Even NBA stars eventually have to use their last tanks of gas. No matter how many times they've refilled, they inevitably must deplete those final few gallons as their careers either come to an end or they see their reign as stars extinguished.
And as someone who's managed to run out of gas twice while driving a Prius (including an unfortunate experience that involved coming to a halt with my car straddling some railroad tracks), I consider myself an authority on bottoming out the tank.
These seven stars (well, six stars and one fringe star) have all enjoyed great careers, but they're on their last set of gallons now. They might not run out of gas entirely during the 2013-14 season.
They just won't have an opportunity to refuel ever again.
Team: Chicago Bulls
2012-13 Per-Game Stats: 16.2 points, 9.8 rebounds, 2.3 assists, 0.8 steals, 0.4 blocks, 17.1 PER
The return of Derrick Rose and the offensive improvement of Jimmy Butler spell trouble for Carlos Boozer.
No longer do the Chicago Bulls need to keep him on the court over prolonged stretches for the sole purpose of providing offense, as other quality players can fill the scoring void.
That will inevitably force Boozer to the pine for longer portions of games as Taj Gibson's role grows larger.
And it's a good thing for the Bulls.
Few players are better than Boozer at putting up empty, meaningless numbers. His 16.2 points and 9.8 rebounds per game look like fairly impressive statistics, but they come at the expense of the team's success.
According to Basketball-Reference, the Bulls scored 4.3 points fewer per 100 possessions when Boozer played and allowed 4.2 more.
The porosity of his defense and black-hole nature of his offense has made him a better candidate for Least Valuable Player than the actual MVP award in recent years, and that will finally come back to bite him now that he has another year under his belt, one that will make his slow-footed defensive play even more egregious.
Team: San Antonio Spurs
2012-13 Per-Game Stats: 17.8 points, 9.9 rebounds, 2.7 assists, 0.7 steals, 2.7 blocks, 24.4 PER
Unlike Carlos Boozer, Tim Duncan isn't going to have a bad season.
In fact, the opposite is true. Duncan is going to remain in the Defensive Player of the Year conversation, compete for the league lead in blocks per game as he stays even closer to the basket than ever before, dominate on the glass and put up consistent, efficient offensive numbers.
That doesn't mean he's not on his last tank of gas, though. At some point he has to slow down, right?
Duncan's per-36 numbers have been eerily consistent over the years. Try to guess which seasons produced the following stat lines:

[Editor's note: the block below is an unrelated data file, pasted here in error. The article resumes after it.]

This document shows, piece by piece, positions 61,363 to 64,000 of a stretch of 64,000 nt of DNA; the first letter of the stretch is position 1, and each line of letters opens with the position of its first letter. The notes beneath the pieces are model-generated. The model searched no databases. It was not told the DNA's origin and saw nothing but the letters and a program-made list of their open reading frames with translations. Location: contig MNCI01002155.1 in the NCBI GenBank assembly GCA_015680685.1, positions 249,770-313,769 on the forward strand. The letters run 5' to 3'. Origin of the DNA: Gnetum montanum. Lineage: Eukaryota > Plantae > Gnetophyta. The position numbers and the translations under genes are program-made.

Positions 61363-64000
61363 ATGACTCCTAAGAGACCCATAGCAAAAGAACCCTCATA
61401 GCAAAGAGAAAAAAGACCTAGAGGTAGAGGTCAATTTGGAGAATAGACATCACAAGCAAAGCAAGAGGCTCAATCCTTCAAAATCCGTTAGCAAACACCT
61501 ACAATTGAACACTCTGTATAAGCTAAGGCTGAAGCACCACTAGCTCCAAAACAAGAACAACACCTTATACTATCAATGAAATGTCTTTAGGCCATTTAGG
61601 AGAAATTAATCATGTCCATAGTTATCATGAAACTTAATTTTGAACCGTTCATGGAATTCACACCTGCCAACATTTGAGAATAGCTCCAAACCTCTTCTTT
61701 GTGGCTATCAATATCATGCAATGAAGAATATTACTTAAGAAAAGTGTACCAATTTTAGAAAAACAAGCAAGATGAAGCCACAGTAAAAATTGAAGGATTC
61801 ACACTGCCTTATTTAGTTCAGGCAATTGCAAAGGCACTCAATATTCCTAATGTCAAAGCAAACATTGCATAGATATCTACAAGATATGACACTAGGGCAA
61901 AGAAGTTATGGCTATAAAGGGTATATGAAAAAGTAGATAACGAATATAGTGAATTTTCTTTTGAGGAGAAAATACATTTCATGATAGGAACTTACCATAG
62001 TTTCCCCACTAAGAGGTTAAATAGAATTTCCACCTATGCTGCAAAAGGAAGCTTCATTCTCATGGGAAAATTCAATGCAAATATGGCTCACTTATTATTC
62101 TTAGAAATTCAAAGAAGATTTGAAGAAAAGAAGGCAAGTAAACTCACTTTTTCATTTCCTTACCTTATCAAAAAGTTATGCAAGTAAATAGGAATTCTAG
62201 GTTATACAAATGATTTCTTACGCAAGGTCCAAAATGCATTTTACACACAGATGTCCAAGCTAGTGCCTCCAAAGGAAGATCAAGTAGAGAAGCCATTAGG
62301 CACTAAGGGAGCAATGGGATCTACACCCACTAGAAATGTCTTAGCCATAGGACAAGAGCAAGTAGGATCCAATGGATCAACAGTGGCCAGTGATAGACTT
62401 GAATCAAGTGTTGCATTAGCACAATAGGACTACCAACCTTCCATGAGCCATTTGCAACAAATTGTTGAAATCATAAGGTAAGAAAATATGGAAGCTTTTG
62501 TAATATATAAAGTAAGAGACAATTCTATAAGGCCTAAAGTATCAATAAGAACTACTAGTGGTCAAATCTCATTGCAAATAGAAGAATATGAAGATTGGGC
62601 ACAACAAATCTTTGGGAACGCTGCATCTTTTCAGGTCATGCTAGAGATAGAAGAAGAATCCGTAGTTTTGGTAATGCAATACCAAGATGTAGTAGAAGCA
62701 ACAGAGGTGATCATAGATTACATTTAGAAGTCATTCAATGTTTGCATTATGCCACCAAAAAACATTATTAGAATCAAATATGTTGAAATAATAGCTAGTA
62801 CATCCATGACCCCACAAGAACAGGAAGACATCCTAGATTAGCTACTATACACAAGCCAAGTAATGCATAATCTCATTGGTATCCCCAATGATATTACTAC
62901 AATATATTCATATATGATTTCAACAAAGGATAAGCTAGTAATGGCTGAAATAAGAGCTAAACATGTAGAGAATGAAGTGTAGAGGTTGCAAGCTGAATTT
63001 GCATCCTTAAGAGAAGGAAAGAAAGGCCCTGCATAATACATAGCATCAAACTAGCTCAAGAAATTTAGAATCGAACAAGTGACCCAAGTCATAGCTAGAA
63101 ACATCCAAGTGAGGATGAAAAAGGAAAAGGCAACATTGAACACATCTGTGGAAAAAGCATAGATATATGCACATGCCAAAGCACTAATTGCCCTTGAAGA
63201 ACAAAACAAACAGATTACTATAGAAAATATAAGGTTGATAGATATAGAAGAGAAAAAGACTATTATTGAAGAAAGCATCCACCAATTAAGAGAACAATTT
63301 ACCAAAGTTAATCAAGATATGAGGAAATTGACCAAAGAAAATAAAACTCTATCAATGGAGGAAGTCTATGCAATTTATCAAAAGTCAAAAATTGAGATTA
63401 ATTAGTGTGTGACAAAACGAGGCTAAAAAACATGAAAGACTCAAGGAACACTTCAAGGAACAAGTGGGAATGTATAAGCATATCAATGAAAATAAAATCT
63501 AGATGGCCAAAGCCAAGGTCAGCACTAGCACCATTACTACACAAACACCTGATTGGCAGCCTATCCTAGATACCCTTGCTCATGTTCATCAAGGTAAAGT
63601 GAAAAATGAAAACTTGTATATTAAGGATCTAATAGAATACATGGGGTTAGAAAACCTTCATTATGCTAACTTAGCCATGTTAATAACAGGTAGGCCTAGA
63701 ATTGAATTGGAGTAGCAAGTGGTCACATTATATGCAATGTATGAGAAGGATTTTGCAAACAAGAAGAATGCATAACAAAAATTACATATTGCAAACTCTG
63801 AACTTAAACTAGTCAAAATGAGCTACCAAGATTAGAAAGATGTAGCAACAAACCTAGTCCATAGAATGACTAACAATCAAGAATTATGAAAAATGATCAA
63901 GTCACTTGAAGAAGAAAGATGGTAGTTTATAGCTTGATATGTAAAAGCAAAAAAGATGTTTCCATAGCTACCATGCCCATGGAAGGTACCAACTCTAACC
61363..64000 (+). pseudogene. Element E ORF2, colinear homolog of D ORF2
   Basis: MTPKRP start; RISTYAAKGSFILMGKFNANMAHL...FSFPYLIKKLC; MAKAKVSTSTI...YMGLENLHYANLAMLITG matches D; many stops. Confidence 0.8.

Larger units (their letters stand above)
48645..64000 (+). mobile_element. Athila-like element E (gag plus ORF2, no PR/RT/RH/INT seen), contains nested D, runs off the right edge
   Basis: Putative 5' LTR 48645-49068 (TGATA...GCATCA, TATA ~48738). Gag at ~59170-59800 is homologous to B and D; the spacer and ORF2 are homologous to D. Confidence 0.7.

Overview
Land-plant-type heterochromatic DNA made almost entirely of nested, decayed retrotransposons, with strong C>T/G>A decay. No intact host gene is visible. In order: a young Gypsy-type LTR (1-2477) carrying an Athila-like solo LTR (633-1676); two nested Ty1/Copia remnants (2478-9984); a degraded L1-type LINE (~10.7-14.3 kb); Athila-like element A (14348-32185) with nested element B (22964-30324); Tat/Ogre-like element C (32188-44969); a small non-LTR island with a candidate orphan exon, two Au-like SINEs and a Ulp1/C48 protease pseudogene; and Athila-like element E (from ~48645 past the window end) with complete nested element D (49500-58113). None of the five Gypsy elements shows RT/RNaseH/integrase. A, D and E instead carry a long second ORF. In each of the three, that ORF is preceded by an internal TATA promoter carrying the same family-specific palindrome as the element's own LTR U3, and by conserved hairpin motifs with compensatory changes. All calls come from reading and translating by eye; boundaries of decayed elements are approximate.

- Season A: 21.3 points, 11.8 rebounds, 3.6 assists, 0.6 steals, 2.7 blocks per 36 minutes
- Season B: 21.3 points, 11.9 rebounds, 3.2 assists, 0.9 steals, 3.2 blocks per 36 minutes
- Season C: 21.1 points, 11.2 rebounds, 3.6 assists, 0.9 steals, 2.5 blocks per 36 minutes
Season A is Duncan's MVP-winning 2002-03 campaign. Season B is this past season, and Season C is the 2006-07 go-around. How's that for strange consistency?
Duncan isn't just going to fade away, but retirement is drawing nearer, especially since there's a solid chance he would have pulled the plug on his Hall of Fame career if the San Antonio Spurs had made just one more free throw in Game 6 of the NBA Finals.
If anyone can make one final tank of gas last a little longer by running on fumes, though, it's Duncan.
Team: Brooklyn Nets
2012-13 Per-Game Stats: 14.8 points, 7.8 rebounds, 2.3 assists, 1.1 steals, 0.9 blocks, 19.2 PER
Retirement rumors also came into play this offseason with Kevin Garnett. One of the prevailing assumptions was that KG would call it quits if he wasn't able to play alongside Paul Pierce for the rest of his career.
Well, he gets to journey to the Brooklyn Nets with Pierce, but it won't be long before his NBA tenure comes to its end.
Garnett's style of play has been noticeably shifting over the last few years. As he racks up the seasons, he's straying further from the basket than ever, relying on his silky smooth mid-range jumper instead of banging away on the blocks. It's clearly still working for him, but it's an indication that the physicality is slipping away.
The 37-year-old will be a fantastic role player for the Nets, but make no mistake about it. He'll be a role player.
With Pierce, Joe Johnson, Deron Williams and Brook Lopez joining him in the starting five, Garnett is going to experience watching the All-Star game from afar for the second time since the turn of the century. There just aren't enough touches to go around, and it's him that will lose many of them.